The New Scarlet Letter: Hester, Donald, and the Failure of Shame

Hester Prynne has a few lessons for Donald Trump.

In a moment, however, wisely judging that one token of her shame would but poorly serve to hide another, she took the baby on her arm, and, with a burning blush, and yet a haughty smile, and a glance that would not be abashed, looked around at her townspeople and neighbours. On the breast of her gown, in fine red cloth, surrounded with an elaborate embroidery and fantastic flourishes of gold thread, appeared the letter A.

Nathaniel Hawthorne, The Scarlet Letter

Ifell asleep before the end of election coverage yesterday night. We had pulled out the red wine after they called Ohio, and I’d made no effort to stay awake. I dreamt, inexplicably, of dolphins and chestnuts. When I woke up yesterday morning, I lay in bed wondering how long I would wait to walk to my dresser and pick up my phone. In a sense I didn’t want to know who had won.

Surprising even myself, I had cried in the voting booth. This was partially an expression of grief: when I gave my name to the poll workers, they mentioned that a close friend of theirs had had the same name, though he had recently passed away. I’d forgotten that my grandfather had volunteered at the polls for decades. His colleagues offered their sympathies, and gave me a ballot. In the booth, after months of talk about the historical nature of this election, it finally hit me that I was voting for a the first female presidential nominee in our nation’s history. And that I missed my grandfather tremendously, and hadn’t had a chance to grieve.

Later that day, I felt the urge (as we millennials do) to post on Facebook.

My grandfather wasn’t a politician; he was a cryogenic engineer who believed it was his duty as a citizen to help people exercise their rights during every election cycle. He was raised a diehard Republican, but later spent the decades of his life campaigning for the Democrats Rush Holt and Liz Lempert, sitting as treasurer on the local Democratic Committee, and writing hundreds of letters for Amnesty International. He pushed our township towards issuing municipal identity cards for undocumented members of our community. 

He always reminded me of the importance of getting outside your bubble: it’s only then that you can figure out what you really believe.

Didn’t mention: Granddaddio also hated Republicans with a passion. Getting outside his bubble meant, in his view, finding the true path.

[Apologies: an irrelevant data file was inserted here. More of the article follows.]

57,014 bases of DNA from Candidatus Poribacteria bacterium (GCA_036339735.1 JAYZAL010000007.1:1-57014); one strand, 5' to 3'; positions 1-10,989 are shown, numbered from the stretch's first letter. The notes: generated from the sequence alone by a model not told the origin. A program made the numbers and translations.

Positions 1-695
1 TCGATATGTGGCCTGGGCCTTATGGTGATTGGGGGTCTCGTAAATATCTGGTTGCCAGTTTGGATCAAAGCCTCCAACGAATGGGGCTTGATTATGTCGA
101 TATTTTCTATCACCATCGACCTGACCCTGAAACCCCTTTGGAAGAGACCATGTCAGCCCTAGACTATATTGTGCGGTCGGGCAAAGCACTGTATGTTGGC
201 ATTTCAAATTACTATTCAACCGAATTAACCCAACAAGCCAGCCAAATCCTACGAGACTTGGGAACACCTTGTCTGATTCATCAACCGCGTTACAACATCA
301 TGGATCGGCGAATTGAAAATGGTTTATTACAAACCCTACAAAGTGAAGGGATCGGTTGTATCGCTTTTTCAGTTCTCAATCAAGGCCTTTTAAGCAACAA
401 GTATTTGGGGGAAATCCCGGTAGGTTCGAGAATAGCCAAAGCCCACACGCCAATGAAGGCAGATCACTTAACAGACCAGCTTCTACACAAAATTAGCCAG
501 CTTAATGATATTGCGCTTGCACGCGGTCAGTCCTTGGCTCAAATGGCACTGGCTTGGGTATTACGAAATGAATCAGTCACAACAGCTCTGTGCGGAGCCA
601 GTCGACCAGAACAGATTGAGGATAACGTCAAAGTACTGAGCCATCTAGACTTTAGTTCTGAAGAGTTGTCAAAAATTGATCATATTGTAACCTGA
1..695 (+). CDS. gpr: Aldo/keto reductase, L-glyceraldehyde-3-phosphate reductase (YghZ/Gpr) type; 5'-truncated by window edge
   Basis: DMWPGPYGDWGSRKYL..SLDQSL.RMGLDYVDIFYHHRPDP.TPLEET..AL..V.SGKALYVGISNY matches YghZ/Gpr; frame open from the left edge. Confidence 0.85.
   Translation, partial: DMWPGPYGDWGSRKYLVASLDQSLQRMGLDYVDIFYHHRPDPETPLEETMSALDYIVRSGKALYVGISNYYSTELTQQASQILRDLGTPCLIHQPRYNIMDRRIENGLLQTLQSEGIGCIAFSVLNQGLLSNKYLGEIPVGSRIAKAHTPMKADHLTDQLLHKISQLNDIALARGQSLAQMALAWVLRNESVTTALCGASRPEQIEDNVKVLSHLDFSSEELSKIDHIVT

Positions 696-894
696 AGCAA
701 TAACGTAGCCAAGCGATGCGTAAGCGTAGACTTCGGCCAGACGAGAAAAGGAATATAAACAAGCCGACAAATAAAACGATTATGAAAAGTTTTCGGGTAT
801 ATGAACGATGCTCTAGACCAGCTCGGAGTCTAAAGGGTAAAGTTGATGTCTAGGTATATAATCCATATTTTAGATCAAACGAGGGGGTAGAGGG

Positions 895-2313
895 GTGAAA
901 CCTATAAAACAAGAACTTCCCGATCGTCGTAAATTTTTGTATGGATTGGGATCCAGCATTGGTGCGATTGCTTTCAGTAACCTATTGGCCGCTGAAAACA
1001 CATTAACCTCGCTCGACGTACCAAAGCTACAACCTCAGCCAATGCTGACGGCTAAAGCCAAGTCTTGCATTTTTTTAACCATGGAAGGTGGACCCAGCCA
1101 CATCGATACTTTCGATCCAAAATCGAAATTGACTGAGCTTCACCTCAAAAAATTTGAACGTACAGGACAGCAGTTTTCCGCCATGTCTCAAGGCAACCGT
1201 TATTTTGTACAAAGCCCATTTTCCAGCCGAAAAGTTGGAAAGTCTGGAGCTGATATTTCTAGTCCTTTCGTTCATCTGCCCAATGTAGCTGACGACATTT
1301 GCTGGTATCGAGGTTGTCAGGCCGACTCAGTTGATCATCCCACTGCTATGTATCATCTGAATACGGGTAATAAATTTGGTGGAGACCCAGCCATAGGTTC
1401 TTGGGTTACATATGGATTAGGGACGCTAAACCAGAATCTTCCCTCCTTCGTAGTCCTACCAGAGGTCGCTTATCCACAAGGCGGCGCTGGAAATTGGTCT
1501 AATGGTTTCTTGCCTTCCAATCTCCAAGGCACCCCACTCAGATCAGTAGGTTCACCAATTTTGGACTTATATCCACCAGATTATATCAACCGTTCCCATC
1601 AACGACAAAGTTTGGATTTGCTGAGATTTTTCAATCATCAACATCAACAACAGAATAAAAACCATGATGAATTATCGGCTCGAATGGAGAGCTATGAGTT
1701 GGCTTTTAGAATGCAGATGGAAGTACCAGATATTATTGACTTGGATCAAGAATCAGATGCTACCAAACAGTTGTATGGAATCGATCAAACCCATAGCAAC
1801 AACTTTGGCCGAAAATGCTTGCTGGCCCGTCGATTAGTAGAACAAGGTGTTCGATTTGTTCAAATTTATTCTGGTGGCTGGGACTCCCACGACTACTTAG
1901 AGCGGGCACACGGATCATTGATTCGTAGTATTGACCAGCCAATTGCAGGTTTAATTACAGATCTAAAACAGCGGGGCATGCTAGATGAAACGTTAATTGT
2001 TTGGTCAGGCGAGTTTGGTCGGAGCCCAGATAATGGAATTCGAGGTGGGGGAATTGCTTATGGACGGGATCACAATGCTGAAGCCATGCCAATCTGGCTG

I haven’t cried since I left the voting booth and I don’t think I will; I’m numb. As we all know, Donald Trump has been elected President. At a basic level, I’m ashamed. I’m ashamed not only because our country has done this, but also because I feel such visceral disdain for the people who voted for Trump. I’m ashamed that I seem to have inherited the righteousness gene.

Our newsfeeds, ourselves

The echo chamber is hardly news. Neither is the new-normal of conflating political opinion and moral worth at elite liberal-arts schools like the one I went to. (And to which I sometimes pretend not to have gone so that I can actually talk to people. But that’s another story.) We are all standing up for Hester Prynne, who is disenfranchised and a single mother and cruelly shamed by a community that believes her sexuality is sinful. And we are also the Puritans of Hawthorne’s chilly Boston, shunning the wayward wenches who break with our (alleged) values and affixing LIKEs to posts that shame them.

I speak, of course, from my perch inside the body of a white, straight, cis-gendered woman. I felt primarily shame on Tuesday, but also fear. Those emotions are so intertwined that it is sometimes hard to untangle them. I felt fear for myself as a woman; for our nation as a democracy; for the people who felt more fear than I did. I write about shame because it is something I felt, not because it outweighs fear, for it certainly does not. There’s so much shame coursing through my system that I must ask: What is this? What is shame and why do I feel it?

I didn’t grow up in a shame culture — at least, not to my knowledge. Like many Americans, I associate shame culture — accurately or not — with Samurai committing seppuku or with honor killings in the Middle East; my instinct tells me its connotations are distinctly foreign. I can even claim to have experienced its otherness firsthand, while I lived in Botswana as a young child: People in rural areas refused testing for HIV because it involved standing in a line outside the clinic, which was located at the center of the village in full public view. Even if the test was negative, the very act of getting tested was a humiliation in front of the community. Standing in line was tantamount to releasing a sex tape; in other words, admitting your guilt.

As to be expected in a family dominated by North American culture (whatever our location), my upbringing involved far more guilt than shame. My parents were careful to explain why my indiscretions were wrong, and I “felt bad” to the appropriate extent, at least most of the time. Like the docile little Puritan-descendant I am, I felt tremendous guilt.